Candidates unanimously endorsed further electrification of transit, and Boisguérin highlighted how “moving away from fossil fuels will allow for greater support of EV and AVs.” He also spoke of introducing greater electric capacity into Ontario’s car manufacturing sector, noting that Montreal is “an international AI centre that can help develop AVs, which the NDP will support locally and nationally.” Désy pointed to Quebec’s implemented “plan to lower greenhouse gas emissions that should be exported to other provinces” and Savard reminded that “electrification must also be implemented for industrial sectors.”
All candidates agreed that autonomous vehicles will play an important role in the future. Forian said the Conservatives will collaborate with provinces to modify infrastructure, while Boisguérin pledged to make Quebec a leader in the field, on a level with California, by working with municipalities to establish test zones. Désy claimed change “will come from the agricultural field first, as it is challenging to convince people of AV safety.”
Since Quebec distinguishes itself on the electrification front beyond passenger vehicles, there was question of how the federal government will support the province’s innovation in the sector.
Boisguérin highlighted redistributing fossil fuel funds and establishing “the Canadian Climate Bank, which provide investment in various places, including Quebec.”
Savard-Tremblay reiterated the role of the Automotive Innovation Fund for Quebec’s small businesses, while Forian expressed a desire to “abolish innovation silos by creating an online talent network combining private and public sectors.”
On the topic of electrifying government vehicles, Boisguérin claimed that the NDP will achieve federal fleet electrification by 2030. “We reserved $6.5 billion to support urban public transit, work with municipalities for fleet renewal and develop locally manufactured electric bus networks in rural areas,” he said.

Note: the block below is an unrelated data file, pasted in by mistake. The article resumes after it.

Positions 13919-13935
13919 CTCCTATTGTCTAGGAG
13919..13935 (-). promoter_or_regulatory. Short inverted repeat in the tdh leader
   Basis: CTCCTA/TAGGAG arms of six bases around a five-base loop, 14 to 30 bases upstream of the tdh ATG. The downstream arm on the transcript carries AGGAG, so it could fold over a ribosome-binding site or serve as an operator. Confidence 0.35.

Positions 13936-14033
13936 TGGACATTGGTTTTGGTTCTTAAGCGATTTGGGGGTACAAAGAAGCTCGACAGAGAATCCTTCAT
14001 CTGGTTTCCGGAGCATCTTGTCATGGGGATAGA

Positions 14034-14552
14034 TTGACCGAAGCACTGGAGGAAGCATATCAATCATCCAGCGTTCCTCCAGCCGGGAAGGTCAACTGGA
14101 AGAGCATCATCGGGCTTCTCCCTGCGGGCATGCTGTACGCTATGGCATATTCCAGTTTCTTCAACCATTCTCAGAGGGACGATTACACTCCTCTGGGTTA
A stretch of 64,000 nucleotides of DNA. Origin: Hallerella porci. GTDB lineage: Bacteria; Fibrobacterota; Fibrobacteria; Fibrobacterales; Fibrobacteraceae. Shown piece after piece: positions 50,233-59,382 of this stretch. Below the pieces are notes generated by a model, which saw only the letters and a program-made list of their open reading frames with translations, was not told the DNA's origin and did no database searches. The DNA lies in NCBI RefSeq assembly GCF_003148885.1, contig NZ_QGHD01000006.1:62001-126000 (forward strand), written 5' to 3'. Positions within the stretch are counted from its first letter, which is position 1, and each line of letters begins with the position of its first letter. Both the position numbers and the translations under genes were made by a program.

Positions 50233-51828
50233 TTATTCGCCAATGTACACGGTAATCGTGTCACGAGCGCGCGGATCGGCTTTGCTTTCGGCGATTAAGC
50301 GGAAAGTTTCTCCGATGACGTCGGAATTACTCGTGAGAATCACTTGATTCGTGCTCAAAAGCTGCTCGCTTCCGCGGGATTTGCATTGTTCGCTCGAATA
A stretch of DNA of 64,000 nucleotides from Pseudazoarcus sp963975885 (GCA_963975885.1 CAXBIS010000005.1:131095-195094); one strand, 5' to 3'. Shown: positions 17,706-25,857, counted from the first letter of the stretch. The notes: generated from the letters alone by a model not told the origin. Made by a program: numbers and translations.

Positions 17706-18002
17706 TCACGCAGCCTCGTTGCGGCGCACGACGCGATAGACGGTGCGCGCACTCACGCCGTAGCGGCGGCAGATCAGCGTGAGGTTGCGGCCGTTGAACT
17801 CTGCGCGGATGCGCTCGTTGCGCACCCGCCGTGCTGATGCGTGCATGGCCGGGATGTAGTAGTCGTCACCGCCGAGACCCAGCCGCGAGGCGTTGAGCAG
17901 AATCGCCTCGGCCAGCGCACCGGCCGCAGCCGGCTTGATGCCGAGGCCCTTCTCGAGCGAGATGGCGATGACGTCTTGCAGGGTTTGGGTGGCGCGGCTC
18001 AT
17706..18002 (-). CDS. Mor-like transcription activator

Désy spoke of improving Quebec’s existing plan by “focusing on conversion and electrifying current fleets rather than building new vehicles,” while Savard-Tremblay wants to “prioritize Canadian companies during calls for tenders, which would also be greener due to reduced delivery transportation. We can support and encourage local players during this process.”
Forian had no policy position on this issue but said he thought it was a good idea.
In a yes-or-no question round, every candidate except for Forian said they would consider banishing internal combustion vehicles. All candidates claimed they would invest in developing intercity rail transit and improve the National Research Council’s Automotive and Surface Transportation Research Centre, while supporting the development of lithium battery technology, though Forian had conditions in both cases.
Responses varied when candidates were asked what measures they would adopt for electrifying heavy trucks during their first year in power. Forian stated the need to adopt existing policies, while Savard-Tremblay emphasized that “industrial electrification does not get enough attention. Let’s follow the example of California, where an increasing number of manufactured vehicles must be rechargeable.”
Except for Forian of the Conservatives, who claimed it should remain a provincial decision, candidates agreed that a federal conversation should be had about a zero-emissions vehicle bill, similar to the one adopted in Quebec.
All candidates said they would preserve the federal government’s $5,000 tax credit for purchasing electric vehicles, and Boisguérin added that the NDP would improve it.